Obviously the biggest story this morning is the surprise snubbing of “The Lego Movie” from the animated feature category. It was not only the biggest animated hit of 2014 but also the fourth highest grosser with $257.7 million. It also garnered a 96% rating on Rotten Tomatoes, making it the presumptive. Talk about biting the hand that feeds you.
But it wasn’t as if Phil Lord and Chris Miller made some mediocrity. “Lego,” if anything, was too experimental for its own good, a wild and wacky meta-movie. And Animal Logic’s animation was quite adventurous, creating a stop-motion vibe with the CG. You hate to see such success go unrewarded (although it did get nominated for its infectious original song, “Everything is Awesome,” by Shawn Patterson).
1. It just goes to show how competitive the race was for the committee to overlook “Lego”‘s considerable merits, instead going for Disney’s “Big Hero 6,” Laika’s “The Boxtrolls” (the real stop-motion deal), DreamWorks’ “How to Train Your Dragon 2,” as well as the two acclaimed hand-drawn indies, “Song of the Sea” and Studio Ghibli’s “The Tale of the Princess Kaguya” (both from Gkids). All five are impressive, running the gamut of techniques with fine storytelling about various rites of passage. Now it’s a wide open race. But here’s a fun fact: no animated feature has won best picture without taking BAFTA, which bodes well for “Big Hero” or “Boxtrolls,” if the streak continues.
2. As for the craft races, it’s about time they all got announced during the live broadcast with the help of celebrated directors Alfonso Cuarón and J.J. Abrams. Not surprisingly, Wes Anderson‘s beloved best picture nominee, “The Grand Budapest Hotel,” led the way with six noms (cinematography, production design, costume design, original score, makeup and hairstyling and editing).
“Budapest” is a visual and musical feast, as Anderson lovingly revisits Stefan Zweig and Max Ophuls in his absurd and touching black comedy. Where is there room for craft and grace in a war-torn world gone mad? Ironically — or tragically — it’s as relevant as ever. If only life could go on forever in this opulent dreamscape: a pink hotel with a dollop of yellow butter cream and the sugary Mendel’s bakery. We’ll have to wait and see how Anderson’s collaborators fare: DP Robert Yeoman, production designer Adam Stockhausen, costume designer Milena Canonero, composer Alexandre Desplat (competing against himself with his “The Imitation Game” score), makeup and hairstylists Frances Hannon and Mark Coulier and editor Barney Pilling).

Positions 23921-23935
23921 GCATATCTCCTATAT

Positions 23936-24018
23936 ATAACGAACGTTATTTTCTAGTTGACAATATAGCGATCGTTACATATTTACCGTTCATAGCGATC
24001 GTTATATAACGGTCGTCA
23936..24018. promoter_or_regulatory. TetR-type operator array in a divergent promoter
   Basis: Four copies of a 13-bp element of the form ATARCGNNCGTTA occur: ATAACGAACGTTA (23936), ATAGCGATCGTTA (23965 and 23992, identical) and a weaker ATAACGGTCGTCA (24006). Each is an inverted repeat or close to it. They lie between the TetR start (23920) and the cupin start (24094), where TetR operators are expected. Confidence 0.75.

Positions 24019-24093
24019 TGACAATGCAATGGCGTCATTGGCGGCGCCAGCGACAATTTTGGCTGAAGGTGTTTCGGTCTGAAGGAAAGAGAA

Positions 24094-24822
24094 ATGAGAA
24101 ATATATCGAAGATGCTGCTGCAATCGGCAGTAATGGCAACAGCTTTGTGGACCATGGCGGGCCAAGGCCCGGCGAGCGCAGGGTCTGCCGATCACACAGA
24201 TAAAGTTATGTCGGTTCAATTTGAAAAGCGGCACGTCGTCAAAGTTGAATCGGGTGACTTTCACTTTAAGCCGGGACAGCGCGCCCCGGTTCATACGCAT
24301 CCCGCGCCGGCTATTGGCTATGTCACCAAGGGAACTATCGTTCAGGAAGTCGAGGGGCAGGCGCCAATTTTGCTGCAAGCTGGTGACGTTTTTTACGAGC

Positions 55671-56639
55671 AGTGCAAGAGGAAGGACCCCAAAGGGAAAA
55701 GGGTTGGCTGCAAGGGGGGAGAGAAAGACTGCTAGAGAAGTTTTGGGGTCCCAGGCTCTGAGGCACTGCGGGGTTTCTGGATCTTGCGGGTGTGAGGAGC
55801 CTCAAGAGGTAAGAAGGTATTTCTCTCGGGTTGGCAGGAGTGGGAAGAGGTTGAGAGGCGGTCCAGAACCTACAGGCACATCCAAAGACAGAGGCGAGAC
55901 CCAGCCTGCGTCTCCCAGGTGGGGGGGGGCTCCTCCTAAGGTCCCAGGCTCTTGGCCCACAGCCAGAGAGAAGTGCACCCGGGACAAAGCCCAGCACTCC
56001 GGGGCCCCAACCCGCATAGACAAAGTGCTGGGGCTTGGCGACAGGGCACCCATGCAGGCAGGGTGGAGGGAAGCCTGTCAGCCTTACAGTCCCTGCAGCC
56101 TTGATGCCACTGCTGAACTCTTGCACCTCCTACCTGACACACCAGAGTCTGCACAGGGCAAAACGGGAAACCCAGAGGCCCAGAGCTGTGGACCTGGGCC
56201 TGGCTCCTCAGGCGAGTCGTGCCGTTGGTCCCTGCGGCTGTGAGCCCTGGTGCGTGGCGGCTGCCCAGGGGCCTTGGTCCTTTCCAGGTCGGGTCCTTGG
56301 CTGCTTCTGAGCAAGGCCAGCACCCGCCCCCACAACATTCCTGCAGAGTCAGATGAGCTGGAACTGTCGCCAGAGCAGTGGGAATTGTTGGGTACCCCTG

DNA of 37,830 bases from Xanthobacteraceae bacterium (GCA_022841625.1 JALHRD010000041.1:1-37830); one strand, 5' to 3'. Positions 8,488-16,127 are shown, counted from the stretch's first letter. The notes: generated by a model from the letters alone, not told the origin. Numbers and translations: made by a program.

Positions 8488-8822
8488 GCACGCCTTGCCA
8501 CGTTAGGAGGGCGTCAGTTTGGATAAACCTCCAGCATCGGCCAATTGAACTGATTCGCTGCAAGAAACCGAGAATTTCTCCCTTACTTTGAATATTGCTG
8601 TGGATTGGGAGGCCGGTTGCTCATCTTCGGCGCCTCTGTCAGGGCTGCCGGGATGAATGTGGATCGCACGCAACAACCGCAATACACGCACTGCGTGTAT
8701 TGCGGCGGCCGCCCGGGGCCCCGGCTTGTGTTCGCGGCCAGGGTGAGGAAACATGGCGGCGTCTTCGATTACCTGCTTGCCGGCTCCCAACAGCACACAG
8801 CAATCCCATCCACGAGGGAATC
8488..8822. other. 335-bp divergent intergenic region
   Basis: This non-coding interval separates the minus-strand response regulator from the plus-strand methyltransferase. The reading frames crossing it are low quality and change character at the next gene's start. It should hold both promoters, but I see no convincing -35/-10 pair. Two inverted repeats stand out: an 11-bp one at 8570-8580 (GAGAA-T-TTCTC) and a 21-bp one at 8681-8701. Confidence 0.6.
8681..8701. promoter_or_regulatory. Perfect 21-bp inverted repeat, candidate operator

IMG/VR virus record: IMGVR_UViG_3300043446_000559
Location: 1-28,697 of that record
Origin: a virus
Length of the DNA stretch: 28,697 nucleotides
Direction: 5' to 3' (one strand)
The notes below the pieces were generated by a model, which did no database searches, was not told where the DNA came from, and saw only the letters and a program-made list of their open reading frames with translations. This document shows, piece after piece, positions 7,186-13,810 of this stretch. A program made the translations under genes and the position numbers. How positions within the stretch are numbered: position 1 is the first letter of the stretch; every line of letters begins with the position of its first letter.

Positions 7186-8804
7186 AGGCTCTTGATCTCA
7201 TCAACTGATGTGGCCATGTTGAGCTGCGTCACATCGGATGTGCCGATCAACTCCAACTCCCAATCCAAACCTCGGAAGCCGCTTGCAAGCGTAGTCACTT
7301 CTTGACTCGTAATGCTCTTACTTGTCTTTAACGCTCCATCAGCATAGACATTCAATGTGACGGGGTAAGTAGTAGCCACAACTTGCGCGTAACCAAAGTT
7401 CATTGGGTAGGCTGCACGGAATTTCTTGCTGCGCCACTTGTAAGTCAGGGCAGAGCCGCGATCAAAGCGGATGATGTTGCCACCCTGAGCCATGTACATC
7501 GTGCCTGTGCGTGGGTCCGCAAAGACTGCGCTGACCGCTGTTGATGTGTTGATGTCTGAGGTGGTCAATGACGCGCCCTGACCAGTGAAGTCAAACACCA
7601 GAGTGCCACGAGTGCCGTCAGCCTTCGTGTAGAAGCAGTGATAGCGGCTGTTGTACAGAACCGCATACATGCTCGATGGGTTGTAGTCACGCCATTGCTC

Yet there’s plenty of below-the-line competition:
3. For VFX, frontrunners “Dawn of the Planet of the Apes” (Weta Digital) and “Interstellar” (Double Negative) will battle a trio of Marvel-adapted superhero movies: “Captain America: The Winter Soldier” (ILM), Scanline VFX), “Guardians of the Galaxy” (MPC and Framestore) and “X-Men: Days of Future Past” (Digital Domain, Rhythm & Hues, Rising Sun). All five contenders are current reminders of how tech has freed the artists to concentrate on creating captivating performances and environments.
4. For cinematography, Emmanuel “Chivo” Lubezki (“Birdman“) seeks his second consecutive win with innovative lighting that gives the illusion of the “continuous take” for Michael Keaton’s surreal journey. Then again, 12-time nominee Roger Deakins delivers sumptuous work for his dance of light and dark in “Unbroken,” Dick Pope offers his career-defining best for “Mr. Turner” and the black-and-white wonder of “Ida“‘s Lukasz Zal and Ryszard Lenczewski is a very welcome entry.
5. For production design, it’s all fascinating period work, from Maria Djurkovic’s subversive approach to “The Imitation Game” to Nathan Crowley’s celestial warmth of “Interstellar” to Dennis Gassner’s majestic woods for “Into the Woods” to Suzie Davies’s painterly “Mr. Turner.”
6. For costume design, Mark Bridges hits the trippy cusp of the ’60s and ’70s in “Inherent Vice,” Colleen Atwood conjures an off-beat fairy tale look for “Into the Woods,” Anna B. Sheppard and Jane Clive turn “Maleficent” on its head with nobility and grace and Jacqueline Durran transforms “Mr. Turner” into a renaissance man.
7. For editing, Joel Cox and Gary D. Roach create tension between the war front and home front in “American Sniper,” Sandra Adair delivers a unique 12-year, real-time journey in the front-running “Boyhood,” William Goldenberg deftly goes inside out and flashes back and forth in “The Imitation Game” and Tom Cross creates a violent percussive rhythm for “Whiplash.”
8. For makeup and hairstyling, Bill Corso and Dennis Liddiard transform Steve Carell into a strange and tragic figure in “Foxcatcher,” and Elizabeth Yianni-Georgiou and David White give us a fresh yet familiar rogues gallery of aliens for “Guardians of the Galaxy.”
9. For original score, Desplat captures a lyrical poetry for “Budapest” and a mathematical precision for “The Imitation Game,” while Hans Zimmer creates a new language for the pipe organ in “Interstellar,” Gary Yershon complements “Mr. Turner” with a melodic and mournful score and Jóhann Jóhannsson finds his own musical “big bang” for “The Theory of Everything.”
10. For sound editing and mixing, we are immersed in the worlds of war, outer space as a roller coaster ride and dangerous rites of passage for “American Sniper,” “Birdman,” “The Hobbit: The Battle of the Five Armies,” “Interstellar,” “Unbroken” and “Whiplash.”